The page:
Writing Home

1.'Laid to Rest 80,000...Spirits (east)'--Cat Fink
Laid To Rest 80,000 Obstructing Spirits (east)

I moved to my southern studio in late March.  It takes a couple weeks to find rhythm and routine when I shift from one studio and home to the other.  I’m always a bit off balance during those two weeks, but I notice this time it is seven weeks plus and I am still not settled.

I know that I haven’t been writing my morning pages.  When I count back, I see three days written out of the fifty-three days I have been here.  “Not very good,” my mind comments on the obvious.

It’s a direct route for me, from an absence of morning pages to an absence of writing and drawing as my daily priority.  Morning pages are the doorway.  They remind me how vital creating is to my life, and how I am not paying attention to something that is breath for me.

Not only am I not paying attention to what I need, I am not allowing myself to choose that creating comes first in my day.

Do I not love myself enough to let myself do the thing I love?

This is a new studio and home.  I am taking care of the new-home tasks, and not taking care of myself and my creative practice.

No one is pushing me to do the home tasks first.  There is only me pushing me, and  I need to quit pushing.  Better yet, I need to write my morning pages because always, solutions and the right choice show up in those pages.  Balance shows up.

Sigh.

Here I am, reaching for balance in my life again.

When I don’t write morning pages, I am no longer at home to myself.  I am not living in the centre of me, my life, and my creativity.  No surprise, then, that I am currently out of sorts and resenting the to-do list I wrote.

This is an old pattern, putting all else before my creative needs.  I struggled with it in art school, and made it the theme of my graduating body of work.  I’ve been through this so many times, I thought I had it solved.  I should be more like a friend’s mother, who frequently served burned dinners because she was at the other end of the house, painting in her studio.  She had her priorities right.  I should hang one of her paintings (I have five) on my studio wall, just to remind me.  Yes, put that on the to-do list.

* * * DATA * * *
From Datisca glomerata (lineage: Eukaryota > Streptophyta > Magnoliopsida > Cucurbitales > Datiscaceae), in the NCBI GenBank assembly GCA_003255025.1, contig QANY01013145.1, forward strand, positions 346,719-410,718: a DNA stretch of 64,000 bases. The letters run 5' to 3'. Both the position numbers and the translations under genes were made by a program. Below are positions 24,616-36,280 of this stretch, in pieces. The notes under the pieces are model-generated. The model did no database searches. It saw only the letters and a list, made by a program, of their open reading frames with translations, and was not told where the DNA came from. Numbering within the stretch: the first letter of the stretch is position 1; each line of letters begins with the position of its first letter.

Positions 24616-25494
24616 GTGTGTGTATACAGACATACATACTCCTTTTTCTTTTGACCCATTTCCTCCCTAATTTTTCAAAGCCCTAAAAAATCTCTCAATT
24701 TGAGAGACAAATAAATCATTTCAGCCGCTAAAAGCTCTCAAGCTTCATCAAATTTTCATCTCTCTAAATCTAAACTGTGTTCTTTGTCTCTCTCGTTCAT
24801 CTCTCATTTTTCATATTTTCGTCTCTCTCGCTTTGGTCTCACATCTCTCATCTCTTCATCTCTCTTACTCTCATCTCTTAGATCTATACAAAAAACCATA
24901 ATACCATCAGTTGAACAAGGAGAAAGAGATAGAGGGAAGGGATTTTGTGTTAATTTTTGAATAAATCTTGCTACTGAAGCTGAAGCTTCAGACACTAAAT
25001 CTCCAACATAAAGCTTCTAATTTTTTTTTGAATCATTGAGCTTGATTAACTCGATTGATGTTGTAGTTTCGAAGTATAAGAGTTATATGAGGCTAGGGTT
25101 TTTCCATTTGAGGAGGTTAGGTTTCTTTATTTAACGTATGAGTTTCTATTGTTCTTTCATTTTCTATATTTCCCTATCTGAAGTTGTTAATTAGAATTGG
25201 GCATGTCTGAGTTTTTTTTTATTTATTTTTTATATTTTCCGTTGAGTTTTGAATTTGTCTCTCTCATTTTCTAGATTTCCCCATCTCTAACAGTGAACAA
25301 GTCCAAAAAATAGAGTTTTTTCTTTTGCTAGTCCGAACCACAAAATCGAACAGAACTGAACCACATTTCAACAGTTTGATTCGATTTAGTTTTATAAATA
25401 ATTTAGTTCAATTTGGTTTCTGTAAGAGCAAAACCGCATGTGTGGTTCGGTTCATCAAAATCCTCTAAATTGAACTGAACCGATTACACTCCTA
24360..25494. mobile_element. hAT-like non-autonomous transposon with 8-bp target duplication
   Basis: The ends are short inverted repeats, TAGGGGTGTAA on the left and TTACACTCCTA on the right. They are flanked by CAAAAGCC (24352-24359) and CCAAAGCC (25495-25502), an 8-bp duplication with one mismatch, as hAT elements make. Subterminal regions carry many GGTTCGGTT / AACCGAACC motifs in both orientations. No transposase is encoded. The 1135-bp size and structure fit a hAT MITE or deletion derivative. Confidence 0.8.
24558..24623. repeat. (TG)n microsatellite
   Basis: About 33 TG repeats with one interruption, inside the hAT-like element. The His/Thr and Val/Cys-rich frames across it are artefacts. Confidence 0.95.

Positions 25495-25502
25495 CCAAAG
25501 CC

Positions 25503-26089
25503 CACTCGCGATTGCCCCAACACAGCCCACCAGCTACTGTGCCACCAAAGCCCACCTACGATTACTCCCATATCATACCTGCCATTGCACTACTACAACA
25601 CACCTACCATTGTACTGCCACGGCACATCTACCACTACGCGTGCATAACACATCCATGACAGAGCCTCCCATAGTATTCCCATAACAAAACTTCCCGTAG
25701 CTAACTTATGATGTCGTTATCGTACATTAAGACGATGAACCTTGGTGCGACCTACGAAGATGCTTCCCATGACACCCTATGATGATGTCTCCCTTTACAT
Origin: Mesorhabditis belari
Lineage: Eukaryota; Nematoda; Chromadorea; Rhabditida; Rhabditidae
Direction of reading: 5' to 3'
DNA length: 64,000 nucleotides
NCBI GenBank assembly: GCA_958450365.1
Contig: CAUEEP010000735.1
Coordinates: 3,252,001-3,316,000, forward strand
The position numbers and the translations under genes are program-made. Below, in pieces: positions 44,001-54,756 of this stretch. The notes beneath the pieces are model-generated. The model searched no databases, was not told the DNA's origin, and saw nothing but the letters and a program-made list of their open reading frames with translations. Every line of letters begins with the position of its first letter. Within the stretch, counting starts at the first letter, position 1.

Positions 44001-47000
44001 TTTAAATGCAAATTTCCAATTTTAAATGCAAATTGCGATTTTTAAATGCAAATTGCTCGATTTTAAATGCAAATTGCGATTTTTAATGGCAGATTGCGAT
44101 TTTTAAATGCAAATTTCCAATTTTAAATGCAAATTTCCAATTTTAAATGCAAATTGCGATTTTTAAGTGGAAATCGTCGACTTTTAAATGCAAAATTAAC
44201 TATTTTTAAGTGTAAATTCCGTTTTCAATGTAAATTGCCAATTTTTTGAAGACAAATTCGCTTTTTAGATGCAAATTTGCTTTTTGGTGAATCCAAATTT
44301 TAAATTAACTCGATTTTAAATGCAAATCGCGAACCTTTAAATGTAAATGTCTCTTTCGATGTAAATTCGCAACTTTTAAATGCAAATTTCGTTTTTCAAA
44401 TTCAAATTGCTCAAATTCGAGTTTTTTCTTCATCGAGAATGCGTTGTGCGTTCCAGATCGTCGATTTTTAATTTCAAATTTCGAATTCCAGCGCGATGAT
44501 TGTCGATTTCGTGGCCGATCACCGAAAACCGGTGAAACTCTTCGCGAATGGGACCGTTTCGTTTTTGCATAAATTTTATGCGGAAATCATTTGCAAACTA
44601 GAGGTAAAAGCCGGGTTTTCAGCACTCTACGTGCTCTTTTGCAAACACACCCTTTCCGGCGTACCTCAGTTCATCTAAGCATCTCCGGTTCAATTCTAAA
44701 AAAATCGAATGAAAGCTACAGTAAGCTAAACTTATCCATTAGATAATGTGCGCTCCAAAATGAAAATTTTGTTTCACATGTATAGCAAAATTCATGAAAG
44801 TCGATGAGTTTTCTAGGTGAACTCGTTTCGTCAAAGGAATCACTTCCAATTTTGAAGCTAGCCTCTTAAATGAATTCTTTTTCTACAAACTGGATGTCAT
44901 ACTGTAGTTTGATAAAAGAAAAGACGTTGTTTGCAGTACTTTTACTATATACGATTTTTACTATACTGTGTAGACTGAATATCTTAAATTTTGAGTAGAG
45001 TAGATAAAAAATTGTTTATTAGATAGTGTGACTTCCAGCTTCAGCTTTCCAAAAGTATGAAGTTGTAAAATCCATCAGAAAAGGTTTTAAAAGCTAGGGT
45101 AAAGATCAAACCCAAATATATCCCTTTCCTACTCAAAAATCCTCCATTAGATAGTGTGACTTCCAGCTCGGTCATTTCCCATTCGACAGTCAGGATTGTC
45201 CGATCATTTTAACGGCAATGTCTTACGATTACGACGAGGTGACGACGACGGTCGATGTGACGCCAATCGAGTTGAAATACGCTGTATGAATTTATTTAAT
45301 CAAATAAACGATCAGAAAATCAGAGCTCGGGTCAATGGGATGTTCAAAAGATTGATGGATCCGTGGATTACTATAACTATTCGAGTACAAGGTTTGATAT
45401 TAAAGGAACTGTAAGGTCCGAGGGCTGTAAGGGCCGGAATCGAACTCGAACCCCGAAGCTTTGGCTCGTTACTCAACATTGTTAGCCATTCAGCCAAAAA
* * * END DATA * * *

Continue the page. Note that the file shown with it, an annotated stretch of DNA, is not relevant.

This is all about choice and loving myself.  The choice is always mine to give myself permission and do something I love.  The choice is always mine to make creativity my first priority.  I choose, again.  Write my morning pages, find my centre, then write and draw myself home.

______________________

In this post:

Morning pages come from Julia Cameron and her book The Artist’s Way: 25th Anniversary Edition, Penguin Publishing Group, 2016.  I purchased my first copy in 1994, the year before I entered art school.  I have two more copies, 2002 editions, with my teaching notes scribbled all over the margins and end papers.  That first one saved me in 1994.  Thank you, Julia.  http://juliacameronlive.com/

The Way Through Is Love

ibuiltmycastles
I Build My Castles in the Sky

I led a writing workshop last Saturday.  In the conversations and the writing, two life experiences showed up common to everyone.

Early in our lives, we discovered we loved creating with words, images, music, or movement.  Then later, someone told us with great certainty that we would never be a writer, an artist, a musician, a dancer, an actor, a you-name-it creative person.  Invariably, the someone making this pronouncement was in a position of authority or trust.  We were told by parents, teachers, and peers.

When this happened to me, the someone was a university art professor.

I heard “You will never be an artist.” and I stopped drawing for seventeen years.  Mine was not the longest gap.  One person in Saturday’s writing workshop was coming back to her love of creating after fifty years.  I have met people who never recovered from the experience.

This happens not only to those in the arts.  This happens to all of us.  We love doing something.  We have a dream.  And then someone says to us, “You will never be.  This will never be.”

Why does someone tell another person, “You will never be.  This will never be.”?

What makes someone so sure they know another person’s future?

I don’t know the answers to the questions I ask.  What I do know is that the way through hearing “you will never be” is love.

I left the visual arts degree program after hearing “you will never be.”  I still grieve the loss.  I wonder what I would be doing now, what kind of life I would have if I had stayed.  And at the same time, I know the life I did have prepared me to return to the art I loved and claim the title of Artist as mine.